Hogarth Author Anthony Marra Wins the Simpson Family Literary Prize

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Hogarth author Anthony Marra has won the Simpson Family Literary Prize, which honors mid-career authors who have earned a distinguished reputation with a $50,000 cash award to encourage and support forthcoming work. Now in its second year, the Simpson Prize is administered by the University of California, Berkeley English Department and the Lafayette Library and Learning Center Foundation. As the prize winner, Marra will give a public reading, make a limited number of Bay Area public appearances, and be in brief residence at the Lafayette Library and UC Berkeley.

Author Joyce Carol Oates, who is on the project committee, and presented the prize, said: “Anthony Marra is a warmly inspired storyteller and a brilliant stylist. He is at once a chronicler of savage history and of the most tenderly intimate of emotions. Both his highly acclaimed works of fiction — A CONSTELLATION OF VITAL PHENOMENA and THE TSAR OF LOVE AND TECHNO — astonish with their capacity for illuminating the secrets of the human heart and will endure as unique contributions to American literature of the early 21st century.”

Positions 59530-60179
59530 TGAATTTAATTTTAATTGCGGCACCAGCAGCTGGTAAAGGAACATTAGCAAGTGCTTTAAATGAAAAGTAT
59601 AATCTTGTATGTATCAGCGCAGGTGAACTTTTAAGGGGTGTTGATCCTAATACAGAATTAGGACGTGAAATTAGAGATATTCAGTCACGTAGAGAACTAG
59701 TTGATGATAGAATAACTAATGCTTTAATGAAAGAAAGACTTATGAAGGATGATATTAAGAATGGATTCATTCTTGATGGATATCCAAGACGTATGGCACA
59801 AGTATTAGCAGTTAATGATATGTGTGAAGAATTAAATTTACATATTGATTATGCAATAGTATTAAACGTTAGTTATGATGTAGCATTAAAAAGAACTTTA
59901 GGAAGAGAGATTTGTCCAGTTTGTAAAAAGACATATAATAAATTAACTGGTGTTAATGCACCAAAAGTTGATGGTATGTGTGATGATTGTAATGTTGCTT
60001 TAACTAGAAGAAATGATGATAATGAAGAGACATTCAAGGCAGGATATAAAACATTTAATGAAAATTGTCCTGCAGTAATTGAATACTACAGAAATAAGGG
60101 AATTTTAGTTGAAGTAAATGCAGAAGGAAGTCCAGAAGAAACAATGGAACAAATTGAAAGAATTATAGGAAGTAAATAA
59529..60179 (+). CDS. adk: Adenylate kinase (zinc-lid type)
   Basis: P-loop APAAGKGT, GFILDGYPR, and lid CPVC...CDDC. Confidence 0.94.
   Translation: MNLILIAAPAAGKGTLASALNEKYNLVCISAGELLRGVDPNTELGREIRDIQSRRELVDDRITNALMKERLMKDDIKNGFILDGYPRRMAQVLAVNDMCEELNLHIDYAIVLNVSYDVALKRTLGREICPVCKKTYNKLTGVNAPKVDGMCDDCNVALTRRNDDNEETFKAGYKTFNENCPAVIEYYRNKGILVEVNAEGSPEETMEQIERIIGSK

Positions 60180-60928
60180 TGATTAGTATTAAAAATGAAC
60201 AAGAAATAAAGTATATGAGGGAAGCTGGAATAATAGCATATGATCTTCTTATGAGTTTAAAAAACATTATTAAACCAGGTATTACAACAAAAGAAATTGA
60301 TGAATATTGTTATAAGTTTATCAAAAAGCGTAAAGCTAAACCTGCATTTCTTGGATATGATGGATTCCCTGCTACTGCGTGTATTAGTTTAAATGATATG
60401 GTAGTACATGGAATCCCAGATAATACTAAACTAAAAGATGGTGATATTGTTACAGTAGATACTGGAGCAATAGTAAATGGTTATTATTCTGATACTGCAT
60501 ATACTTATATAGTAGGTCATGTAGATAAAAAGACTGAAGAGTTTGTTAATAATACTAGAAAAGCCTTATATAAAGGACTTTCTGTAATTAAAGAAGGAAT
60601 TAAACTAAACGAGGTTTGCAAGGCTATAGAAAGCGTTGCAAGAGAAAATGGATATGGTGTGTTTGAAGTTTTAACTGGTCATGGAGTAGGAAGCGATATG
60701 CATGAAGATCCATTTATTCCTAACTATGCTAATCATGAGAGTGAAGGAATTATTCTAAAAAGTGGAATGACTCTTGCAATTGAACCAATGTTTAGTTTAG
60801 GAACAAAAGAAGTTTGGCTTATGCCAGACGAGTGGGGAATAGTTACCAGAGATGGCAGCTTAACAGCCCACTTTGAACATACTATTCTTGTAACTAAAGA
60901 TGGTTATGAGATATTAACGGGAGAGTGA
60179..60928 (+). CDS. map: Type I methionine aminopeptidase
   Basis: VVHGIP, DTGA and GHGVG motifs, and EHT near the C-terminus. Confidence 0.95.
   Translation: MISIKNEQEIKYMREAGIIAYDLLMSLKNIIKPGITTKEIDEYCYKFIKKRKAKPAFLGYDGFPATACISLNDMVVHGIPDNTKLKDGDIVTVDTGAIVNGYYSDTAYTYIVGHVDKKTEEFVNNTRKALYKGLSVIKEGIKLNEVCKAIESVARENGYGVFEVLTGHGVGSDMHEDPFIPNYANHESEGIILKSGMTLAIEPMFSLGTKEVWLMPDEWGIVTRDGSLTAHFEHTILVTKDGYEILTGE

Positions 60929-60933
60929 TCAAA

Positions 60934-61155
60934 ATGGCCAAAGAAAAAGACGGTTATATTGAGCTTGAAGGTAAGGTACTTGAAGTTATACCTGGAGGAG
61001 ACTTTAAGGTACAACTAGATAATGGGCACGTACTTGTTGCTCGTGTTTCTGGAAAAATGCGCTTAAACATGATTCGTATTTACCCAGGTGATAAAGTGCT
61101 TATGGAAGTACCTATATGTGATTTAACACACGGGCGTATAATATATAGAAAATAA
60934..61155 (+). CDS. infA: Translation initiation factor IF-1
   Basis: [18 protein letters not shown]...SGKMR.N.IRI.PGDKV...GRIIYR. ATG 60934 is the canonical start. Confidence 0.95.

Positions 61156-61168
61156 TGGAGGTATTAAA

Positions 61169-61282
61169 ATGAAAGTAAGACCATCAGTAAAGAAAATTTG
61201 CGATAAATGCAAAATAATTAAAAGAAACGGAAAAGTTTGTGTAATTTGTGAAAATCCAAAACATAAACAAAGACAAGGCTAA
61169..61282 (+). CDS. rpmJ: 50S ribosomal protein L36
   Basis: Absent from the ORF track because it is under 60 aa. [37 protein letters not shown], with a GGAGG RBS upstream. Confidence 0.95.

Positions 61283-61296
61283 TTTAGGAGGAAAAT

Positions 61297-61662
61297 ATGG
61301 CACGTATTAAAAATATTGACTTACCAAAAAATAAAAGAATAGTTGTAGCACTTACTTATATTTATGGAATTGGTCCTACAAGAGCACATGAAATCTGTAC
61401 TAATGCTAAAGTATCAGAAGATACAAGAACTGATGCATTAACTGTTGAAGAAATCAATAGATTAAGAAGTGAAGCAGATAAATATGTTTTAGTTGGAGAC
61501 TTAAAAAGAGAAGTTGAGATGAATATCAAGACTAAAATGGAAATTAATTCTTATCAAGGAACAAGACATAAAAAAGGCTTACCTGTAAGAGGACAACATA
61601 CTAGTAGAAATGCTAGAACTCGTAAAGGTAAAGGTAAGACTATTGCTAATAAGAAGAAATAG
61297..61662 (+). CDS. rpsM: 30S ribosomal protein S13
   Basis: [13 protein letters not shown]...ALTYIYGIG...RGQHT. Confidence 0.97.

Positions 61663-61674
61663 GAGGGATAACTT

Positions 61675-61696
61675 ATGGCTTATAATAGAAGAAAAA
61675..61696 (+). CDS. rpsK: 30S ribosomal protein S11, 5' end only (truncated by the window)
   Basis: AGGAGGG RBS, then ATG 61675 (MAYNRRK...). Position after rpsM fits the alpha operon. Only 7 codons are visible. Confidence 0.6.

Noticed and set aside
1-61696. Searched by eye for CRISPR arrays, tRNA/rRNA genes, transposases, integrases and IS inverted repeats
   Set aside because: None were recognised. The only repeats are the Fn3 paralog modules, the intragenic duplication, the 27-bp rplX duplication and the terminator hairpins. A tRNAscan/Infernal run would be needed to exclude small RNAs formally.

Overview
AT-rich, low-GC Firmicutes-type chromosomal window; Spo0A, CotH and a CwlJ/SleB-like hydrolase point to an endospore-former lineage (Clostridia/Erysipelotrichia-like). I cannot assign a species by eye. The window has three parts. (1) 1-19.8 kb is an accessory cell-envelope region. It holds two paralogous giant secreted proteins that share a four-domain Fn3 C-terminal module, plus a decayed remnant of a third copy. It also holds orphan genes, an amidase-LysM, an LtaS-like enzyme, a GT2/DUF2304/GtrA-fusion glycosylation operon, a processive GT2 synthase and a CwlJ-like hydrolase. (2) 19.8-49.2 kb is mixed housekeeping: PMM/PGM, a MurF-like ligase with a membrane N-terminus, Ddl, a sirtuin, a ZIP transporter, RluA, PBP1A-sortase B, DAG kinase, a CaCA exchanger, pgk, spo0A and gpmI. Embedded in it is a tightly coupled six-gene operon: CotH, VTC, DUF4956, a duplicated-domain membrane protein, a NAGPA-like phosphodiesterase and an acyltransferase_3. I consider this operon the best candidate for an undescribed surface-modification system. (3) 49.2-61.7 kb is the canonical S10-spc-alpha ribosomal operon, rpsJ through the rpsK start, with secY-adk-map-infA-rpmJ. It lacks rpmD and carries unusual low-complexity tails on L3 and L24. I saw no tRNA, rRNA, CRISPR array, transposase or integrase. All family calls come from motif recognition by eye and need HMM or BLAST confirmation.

Anthony Marra, credit Smeeta Mahanti

Marra responded: “I am deeply honored and grateful to receive the 2nd annual Simpson Family Literary Prize. I will use the time this opportunity affords to finish my current project, a historical novel about the community of European refugees and exiles in 1940s Hollywood.

“This is my first work set in America, and though mid-century Los Angeles (‘Sunny Siberia,’ as exiles called it) is new terrain, this novel is preoccupied with the same concerns as my previous books: political coercion, historical amnesia, and falsified realities. At a time when these themes dominate American political life, this novel and the questions it raises feel all the more urgent to me. I look forward to discussing this and more in engagements with the Berkeley English Department and the Lafayette Library and Learning Center.

“My current novel, like THE TSAR OF LOVE AND TECHNO and A CONSTELLATION OF VITAL PHENOMENA, is structured as a tapestry of interwoven narratives and voices. It’s an architecture I’m drawn to because it suggests that storytelling is communal. And so it gives me tremendous pride to think that the little thread of my life has been woven into the larger story of the Simpson Family Literary Project.”

Posted: April 9, 2018